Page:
We are delighted to offer a guest post from Dan R.:
I'm a Montessori Dad
I'm really interested in language immersion opportunities for my daughter, and there's a new local private school that offers that. So the school held some potential appeal, but I couldn't get a straight answer about what makes education there "joyful and fun" as described on their website. What I personally observed was kids and teachers who didn't look all that happy. When I see kids sitting at desks and teachers standing in front of them droning on, saying repeat after me, doing rote memorization drills etc., it just seems that it can't possibly instill (or I should say maintain) a true love of learning. Eventually, and oddly very defensively, the school finally "admitted" to me that it's a very structured, teacher-centric, top-down, and somewhat strict environment.
But I really wanted to try to like this school and make sure I wasn't jumping to conclusions, so I thought of having my daughter do a class visit. But what quickly brought it all to an end for me was, unexpectedly, meeting with a current parent and her daughter at a park playground in preparation for a classroom visit. The purpose of meeting was to have my daughter meet this girl so that she would then see a familiar face in the class when she arrived for her visit. Two things about that get-together illuminated differences in parenting that reveal differences in views about how learning and teaching should be done as well:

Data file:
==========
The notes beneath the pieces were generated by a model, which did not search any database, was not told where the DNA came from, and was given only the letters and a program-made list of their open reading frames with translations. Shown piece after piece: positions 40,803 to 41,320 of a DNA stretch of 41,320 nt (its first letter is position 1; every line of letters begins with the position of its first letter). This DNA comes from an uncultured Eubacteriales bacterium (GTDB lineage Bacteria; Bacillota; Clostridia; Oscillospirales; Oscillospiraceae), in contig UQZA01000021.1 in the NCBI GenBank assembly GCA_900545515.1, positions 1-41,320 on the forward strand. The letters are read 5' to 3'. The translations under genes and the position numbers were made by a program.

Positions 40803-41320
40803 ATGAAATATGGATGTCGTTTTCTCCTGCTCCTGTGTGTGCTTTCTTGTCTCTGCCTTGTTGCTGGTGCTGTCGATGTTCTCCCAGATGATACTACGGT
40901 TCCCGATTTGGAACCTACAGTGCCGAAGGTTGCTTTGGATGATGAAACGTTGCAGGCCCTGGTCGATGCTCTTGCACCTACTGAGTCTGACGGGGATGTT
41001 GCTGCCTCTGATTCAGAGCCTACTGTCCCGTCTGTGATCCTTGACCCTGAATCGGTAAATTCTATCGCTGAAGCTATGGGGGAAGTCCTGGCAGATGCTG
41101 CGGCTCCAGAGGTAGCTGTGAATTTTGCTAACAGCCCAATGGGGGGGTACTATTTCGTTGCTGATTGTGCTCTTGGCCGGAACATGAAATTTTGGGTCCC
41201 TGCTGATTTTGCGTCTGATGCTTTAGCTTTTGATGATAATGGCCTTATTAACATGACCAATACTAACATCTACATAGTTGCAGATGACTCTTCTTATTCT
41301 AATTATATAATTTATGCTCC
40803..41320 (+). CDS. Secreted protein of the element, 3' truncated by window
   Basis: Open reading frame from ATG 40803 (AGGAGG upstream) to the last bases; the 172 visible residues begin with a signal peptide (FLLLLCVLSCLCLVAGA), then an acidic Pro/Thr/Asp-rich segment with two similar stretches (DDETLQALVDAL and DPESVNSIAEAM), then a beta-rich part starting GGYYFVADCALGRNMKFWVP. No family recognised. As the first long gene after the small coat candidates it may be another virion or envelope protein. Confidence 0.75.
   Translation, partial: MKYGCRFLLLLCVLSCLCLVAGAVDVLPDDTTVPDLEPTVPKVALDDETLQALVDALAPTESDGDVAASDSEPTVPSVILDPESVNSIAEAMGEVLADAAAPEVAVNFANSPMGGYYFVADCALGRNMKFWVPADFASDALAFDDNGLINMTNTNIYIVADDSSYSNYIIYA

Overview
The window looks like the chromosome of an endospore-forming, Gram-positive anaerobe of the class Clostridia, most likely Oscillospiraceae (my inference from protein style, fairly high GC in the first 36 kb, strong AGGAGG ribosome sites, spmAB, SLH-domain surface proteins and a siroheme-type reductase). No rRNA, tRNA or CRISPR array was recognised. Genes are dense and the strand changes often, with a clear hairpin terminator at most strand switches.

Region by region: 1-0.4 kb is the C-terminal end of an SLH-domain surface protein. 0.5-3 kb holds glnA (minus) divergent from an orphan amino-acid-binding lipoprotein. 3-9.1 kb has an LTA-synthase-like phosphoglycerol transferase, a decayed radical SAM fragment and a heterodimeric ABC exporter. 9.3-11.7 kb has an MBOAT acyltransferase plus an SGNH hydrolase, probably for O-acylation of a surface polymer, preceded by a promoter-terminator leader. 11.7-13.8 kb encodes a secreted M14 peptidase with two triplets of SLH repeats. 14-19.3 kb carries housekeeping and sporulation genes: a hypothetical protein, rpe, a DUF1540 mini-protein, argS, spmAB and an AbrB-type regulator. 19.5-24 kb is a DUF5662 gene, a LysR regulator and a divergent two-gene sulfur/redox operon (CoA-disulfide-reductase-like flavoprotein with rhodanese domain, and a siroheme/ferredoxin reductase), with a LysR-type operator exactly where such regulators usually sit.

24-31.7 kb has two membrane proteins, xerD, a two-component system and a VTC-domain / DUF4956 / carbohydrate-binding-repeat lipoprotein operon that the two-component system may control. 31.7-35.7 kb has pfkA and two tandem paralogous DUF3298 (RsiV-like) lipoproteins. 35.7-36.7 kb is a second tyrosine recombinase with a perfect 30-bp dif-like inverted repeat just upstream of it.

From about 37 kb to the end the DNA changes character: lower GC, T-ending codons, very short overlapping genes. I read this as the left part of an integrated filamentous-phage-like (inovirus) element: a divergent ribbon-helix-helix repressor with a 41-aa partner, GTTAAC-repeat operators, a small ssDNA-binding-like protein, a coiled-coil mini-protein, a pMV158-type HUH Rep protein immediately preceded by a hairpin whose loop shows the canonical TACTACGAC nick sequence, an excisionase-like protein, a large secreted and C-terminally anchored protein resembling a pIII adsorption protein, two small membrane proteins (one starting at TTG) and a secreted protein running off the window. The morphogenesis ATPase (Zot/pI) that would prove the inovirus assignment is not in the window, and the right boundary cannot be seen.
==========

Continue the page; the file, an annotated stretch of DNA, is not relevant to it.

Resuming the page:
1. My daughter saw a horizontally inclined tree and started ambling toward it away from the playground and said to me "I want to climb that tree". So I said fine and followed her to support her with a hand so she wouldn't fall. The other girl started to follow but her mother gruffly ordered her to stay on the playground.
2. My daughter saw the child seat on the mother's bike and said "I have a bicycle". The other girl never had a bicycle - she always rides on her mom's bike. I don't have a child seat - my daughter has always ridden her own bike.
I didn't like the mother's gruff manner and blank look when I asked about the teaching methods used at the school, but what was really a defining moment for me was the realization that her parenting method (top down, command and control, parent-centric) was probably totally consistent with that school's philosophy, and my method (support the child's natural curiosities, let her explore her capabilities, let her build her self-confidence and esteem, etc.) was totally consistent with Montessori. It made me very clear that I am a Montessori dad.